The Blizzard of 1888

When I was a kid, anytime we had a snowstorm, and I thought it was a big one, my parents would say to me, “This is nothing compared to the blizzard of ’47, now that was a really big snowstorm.” I hated that, I couldn’t go back to 1947 , I couldn’t  see the snow they had, I could only go out and play in the snow that I had now. My parents generation might have had the same problem with their grandparents in hearing about the blizzard of  1888. The blizzard of  ’88 remains legendary. It lasted 3 days, blanketed the entire northeast, had winds of up to 70 mph, dropped 21 inches of snow and fell in New York on a city much less technologically equipped to cope with snow than we can possibly imagine today.

(Photo: March 1888, Madison at 49th Street, looking south. National Weather Service)18881

The estimated death total from the storm was 400. Reports were that coal was scarce, milk was unavailable, and hundreds of people were trapped in the snow. Today we look at snowstorms mainly in terms of when we get our cars out and, perhaps,  power back on. In 1888 nobody had a car, few had power, the concerns were that of getting supplies and staying alive. (NY Sun Headline from March 14th).

18882e telegraph wires all along the the entire northe

18884Snow removal with no cars and little machinery means use of shovels and horses.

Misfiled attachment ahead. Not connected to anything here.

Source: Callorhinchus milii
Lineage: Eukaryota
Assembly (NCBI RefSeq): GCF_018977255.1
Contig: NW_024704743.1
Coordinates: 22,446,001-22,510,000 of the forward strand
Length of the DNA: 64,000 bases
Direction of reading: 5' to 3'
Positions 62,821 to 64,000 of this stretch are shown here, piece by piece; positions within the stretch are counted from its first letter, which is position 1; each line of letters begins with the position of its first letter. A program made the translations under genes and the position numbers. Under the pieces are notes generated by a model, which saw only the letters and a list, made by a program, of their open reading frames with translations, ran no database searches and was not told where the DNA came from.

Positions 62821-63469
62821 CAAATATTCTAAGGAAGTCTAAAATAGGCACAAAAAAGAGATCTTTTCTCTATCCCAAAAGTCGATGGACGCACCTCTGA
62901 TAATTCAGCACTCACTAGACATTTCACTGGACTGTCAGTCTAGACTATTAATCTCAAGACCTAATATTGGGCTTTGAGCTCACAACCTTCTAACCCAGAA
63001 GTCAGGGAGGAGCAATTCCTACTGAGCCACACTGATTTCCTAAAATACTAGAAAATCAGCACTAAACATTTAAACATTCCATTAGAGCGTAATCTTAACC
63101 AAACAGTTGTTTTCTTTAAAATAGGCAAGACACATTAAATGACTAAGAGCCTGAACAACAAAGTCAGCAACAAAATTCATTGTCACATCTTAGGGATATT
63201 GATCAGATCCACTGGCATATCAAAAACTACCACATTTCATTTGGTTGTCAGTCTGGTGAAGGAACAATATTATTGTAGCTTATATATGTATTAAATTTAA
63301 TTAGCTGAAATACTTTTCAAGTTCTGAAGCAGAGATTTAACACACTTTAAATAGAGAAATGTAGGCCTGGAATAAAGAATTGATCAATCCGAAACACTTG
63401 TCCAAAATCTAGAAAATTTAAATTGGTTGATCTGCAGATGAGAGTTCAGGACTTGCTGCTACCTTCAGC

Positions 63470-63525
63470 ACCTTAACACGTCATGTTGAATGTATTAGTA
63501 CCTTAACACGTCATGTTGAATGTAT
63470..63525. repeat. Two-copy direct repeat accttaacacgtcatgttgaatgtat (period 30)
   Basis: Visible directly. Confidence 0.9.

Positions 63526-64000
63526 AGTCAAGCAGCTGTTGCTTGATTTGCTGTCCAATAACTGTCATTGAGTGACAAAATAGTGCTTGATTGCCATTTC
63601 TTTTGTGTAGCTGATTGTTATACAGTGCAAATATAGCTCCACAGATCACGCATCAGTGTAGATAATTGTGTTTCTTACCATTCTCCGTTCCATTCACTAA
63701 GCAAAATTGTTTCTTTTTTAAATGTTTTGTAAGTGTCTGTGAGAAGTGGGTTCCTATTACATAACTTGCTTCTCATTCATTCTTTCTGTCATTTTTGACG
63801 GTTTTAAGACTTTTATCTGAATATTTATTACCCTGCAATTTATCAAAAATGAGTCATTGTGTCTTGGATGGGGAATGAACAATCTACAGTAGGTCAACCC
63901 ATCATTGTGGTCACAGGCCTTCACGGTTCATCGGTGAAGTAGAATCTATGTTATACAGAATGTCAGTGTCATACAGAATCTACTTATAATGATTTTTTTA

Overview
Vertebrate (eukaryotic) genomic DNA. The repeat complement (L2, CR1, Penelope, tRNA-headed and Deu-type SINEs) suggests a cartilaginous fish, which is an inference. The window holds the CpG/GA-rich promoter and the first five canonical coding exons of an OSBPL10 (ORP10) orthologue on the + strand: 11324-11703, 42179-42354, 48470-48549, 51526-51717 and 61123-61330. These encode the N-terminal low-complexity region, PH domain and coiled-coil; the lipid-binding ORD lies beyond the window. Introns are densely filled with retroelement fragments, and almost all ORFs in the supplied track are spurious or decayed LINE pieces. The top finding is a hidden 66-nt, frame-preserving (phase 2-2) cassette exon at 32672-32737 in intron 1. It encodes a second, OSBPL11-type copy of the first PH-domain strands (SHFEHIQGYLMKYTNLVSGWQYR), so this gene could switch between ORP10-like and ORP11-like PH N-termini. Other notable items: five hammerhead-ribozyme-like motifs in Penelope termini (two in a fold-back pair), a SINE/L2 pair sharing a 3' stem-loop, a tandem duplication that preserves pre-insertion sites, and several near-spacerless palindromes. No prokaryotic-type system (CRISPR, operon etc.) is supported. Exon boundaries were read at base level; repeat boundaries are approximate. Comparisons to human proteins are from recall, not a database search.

Before they were knocked down, New York operators had to send messages to London and request that they be forwarded back to New England and other local places were underground and underwater wires were still intact.


1899, 2 kids playing in 16 inches of snow that had recently fallen They were probably told by everyone, this is nothing compared to what we had in ’88, they look happy anyway.


Leave a comment


  1. Michelle

     /  January 3, 2011

    Just a thought, I haven’t seen one sled, or anybody playing in the snow. Just alot of complaining. Guess people don’t know how to enjoy things anymore.

  2. WHAMMO!

     /  June 17, 2013

    You photo links to Facebook are all dead because of privacy settings. It is also considered bad form to link to content hosted on a website that isn’t yours.


Leave a Reply

Fill in your details below or click an icon to log in: Logo

You are commenting using your account. Log Out /  Change )

Google+ photo

You are commenting using your Google+ account. Log Out /  Change )

Twitter picture

You are commenting using your Twitter account. Log Out /  Change )

Facebook photo

You are commenting using your Facebook account. Log Out /  Change )


Connecting to %s

%d bloggers like this: